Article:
New browser on the block!

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Photo by Jacalyn Beales on Unsplash

Well, it looks like the web browser ecosystem is getting another browser.

This is healthy for the web assuming standards are followed. From the Tweets I've seen it appears to be fast, but it is early days and from what I can tell there is no preview version to download yet.

What are your thoughts on another browser entering into the browser ecosystem?

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I think having another browser using SpiderMonkey that isn't Gecko-based (assuming they really did start from scratch on the rest of the browser) will be good for the JS ecosystem as it applies to the web (especially since Chakra is probably going away and almost everything except Firefox and Safari is using V8).

Whether having another HTML/CSS engine will be a good thing remains to be seen. They're going to have to get a lot of market share for it to even matter what they do that isn't copying WebKit, Blink, or Gecko (for example, pretty much nobody on the development side cares about Pale Moon even though they've diverged (a lot in some cases) from Gecko).

Either way, until we see actual code or even just a build, it's hard to say.

 

Looks promising. With no preview there's not a whole lot to go off of but I would be willing to give it a shot at release or even install a beta. Anyone in marketing knows "show, don't tell" so as of yet I'm not excited about it.

 

Oh yeah, for sure. Definitely need to see the goods. Just interesting that another player is jumping in.

 

Excellent. I was sad when Opera decided to use the Chrome engine, sadder still when Microsoft ditched the great engine behind Edge (yeah, yeah, hate as much as you like: IE stayed rubbish because Microsoft had to guarantee legacy compatibility for enterprise users -- but Edge never had that restriction; now Edge is just another Chrome).

We need competition to stop another "IE6" from happening -- anyone here remember having to write nasty css and js hacks to get perfectly good sites to work in IE6? I do. When one company owns the roadmap, that's what we get. Mozilla has been fighting the good fight, but it's great to have someone else in the ring!

 

Fingers crossed. Having another competitor will keep the others on their toes. Currently, Microsoft and Google are having a cold war over tracking and ad revenue against each other, Apple is slightly struggling keeping up with the ever changing web standards while Mozilla is looking for the next worst way to monetize their user base.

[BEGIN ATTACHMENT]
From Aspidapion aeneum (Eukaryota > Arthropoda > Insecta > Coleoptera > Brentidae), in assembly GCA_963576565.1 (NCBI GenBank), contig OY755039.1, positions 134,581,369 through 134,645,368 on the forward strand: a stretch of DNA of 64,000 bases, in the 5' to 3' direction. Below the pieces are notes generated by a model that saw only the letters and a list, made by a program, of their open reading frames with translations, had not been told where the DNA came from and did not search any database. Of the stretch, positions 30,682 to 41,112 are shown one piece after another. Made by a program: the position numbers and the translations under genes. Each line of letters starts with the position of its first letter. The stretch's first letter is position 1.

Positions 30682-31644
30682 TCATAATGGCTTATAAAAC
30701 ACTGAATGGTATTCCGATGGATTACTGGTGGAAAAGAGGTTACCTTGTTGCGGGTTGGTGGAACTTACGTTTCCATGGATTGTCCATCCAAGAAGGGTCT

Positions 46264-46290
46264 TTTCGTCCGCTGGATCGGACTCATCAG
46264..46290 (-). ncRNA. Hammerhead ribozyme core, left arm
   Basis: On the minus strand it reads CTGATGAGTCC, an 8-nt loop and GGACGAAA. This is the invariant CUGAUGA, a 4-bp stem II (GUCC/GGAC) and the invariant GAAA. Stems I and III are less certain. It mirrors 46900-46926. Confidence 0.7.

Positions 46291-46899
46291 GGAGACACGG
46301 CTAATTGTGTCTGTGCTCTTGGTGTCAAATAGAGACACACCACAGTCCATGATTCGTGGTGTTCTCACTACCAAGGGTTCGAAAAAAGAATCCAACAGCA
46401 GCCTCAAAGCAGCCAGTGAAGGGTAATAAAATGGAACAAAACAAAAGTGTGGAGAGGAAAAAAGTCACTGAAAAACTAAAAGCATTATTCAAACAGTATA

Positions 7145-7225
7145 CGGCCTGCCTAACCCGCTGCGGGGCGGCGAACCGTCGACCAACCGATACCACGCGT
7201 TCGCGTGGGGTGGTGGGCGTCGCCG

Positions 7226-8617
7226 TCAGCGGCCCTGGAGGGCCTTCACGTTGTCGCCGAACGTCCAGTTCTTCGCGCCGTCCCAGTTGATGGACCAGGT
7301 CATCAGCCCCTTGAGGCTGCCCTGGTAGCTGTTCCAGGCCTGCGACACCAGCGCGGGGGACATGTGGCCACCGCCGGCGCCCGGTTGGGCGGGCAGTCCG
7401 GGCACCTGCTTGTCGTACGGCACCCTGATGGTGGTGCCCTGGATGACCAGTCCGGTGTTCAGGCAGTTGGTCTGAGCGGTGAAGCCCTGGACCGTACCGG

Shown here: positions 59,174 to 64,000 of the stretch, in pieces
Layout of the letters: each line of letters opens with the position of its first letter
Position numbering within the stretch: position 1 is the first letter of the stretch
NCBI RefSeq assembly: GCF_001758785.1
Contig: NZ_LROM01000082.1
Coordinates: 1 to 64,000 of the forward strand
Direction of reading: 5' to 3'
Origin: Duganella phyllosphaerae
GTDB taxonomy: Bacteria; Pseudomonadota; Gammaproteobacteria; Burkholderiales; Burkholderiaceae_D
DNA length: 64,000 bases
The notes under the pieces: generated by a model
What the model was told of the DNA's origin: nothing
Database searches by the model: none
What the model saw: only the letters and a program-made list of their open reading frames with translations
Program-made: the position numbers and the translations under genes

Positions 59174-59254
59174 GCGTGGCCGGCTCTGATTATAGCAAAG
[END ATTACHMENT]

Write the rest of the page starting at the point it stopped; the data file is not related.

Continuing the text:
From what I see, it looks pretty similar to what the Servo rendering engine crowd is doing. While I see no blog updates from them since July, even though their github is pretty active.

At the moment, all they have is a few screen shots and marketing claims. Since they are using SpiderMonkey, I hope they make this open source.

 
 

There's some terminology I don't understand here. Multithreaded I'm at least familiar with, but what is a "clean room" browser?

When you ask what are my thoughts about another browser entering the browser ecosystem, I assume you mean a cooked-from-scratch new layout engine, as "new browsers" spawned off the usual engines are something of a cottage industry.

My answer would be that a new open source browser would be a godsend, as Mozilla basically caved on the EME issues and a few other things, and is becoming less hacker-friendly in other ways (such as discontinuing what was their vastly superior add-on architecture). It's telling that forked browsers differ from (usually) Firefox more by deletion of anti-features than addition of new features.

I fear it's unlikely/unrealistic that there will ever be a noncommercial implementation of something as necessarily large and complicated as a standards-approximating browser, nearly-fully implementing HTML, CSS and [Javascript?] without cribbing massive amounts of existing code. It probably doesn't matter since the very idea of (even a little) noncommercial content on the web seems to have given up on itself.

As for the Flow Browser, I came across what I can only assume is its official page and I get mixed signals. The word "license" doesn't appear anywhere on the page. That their target audience seems to be the cool kids with the latest hardware is also not encouraging.

 

If it wasn't clear to others, here is the official page for the Flow browser.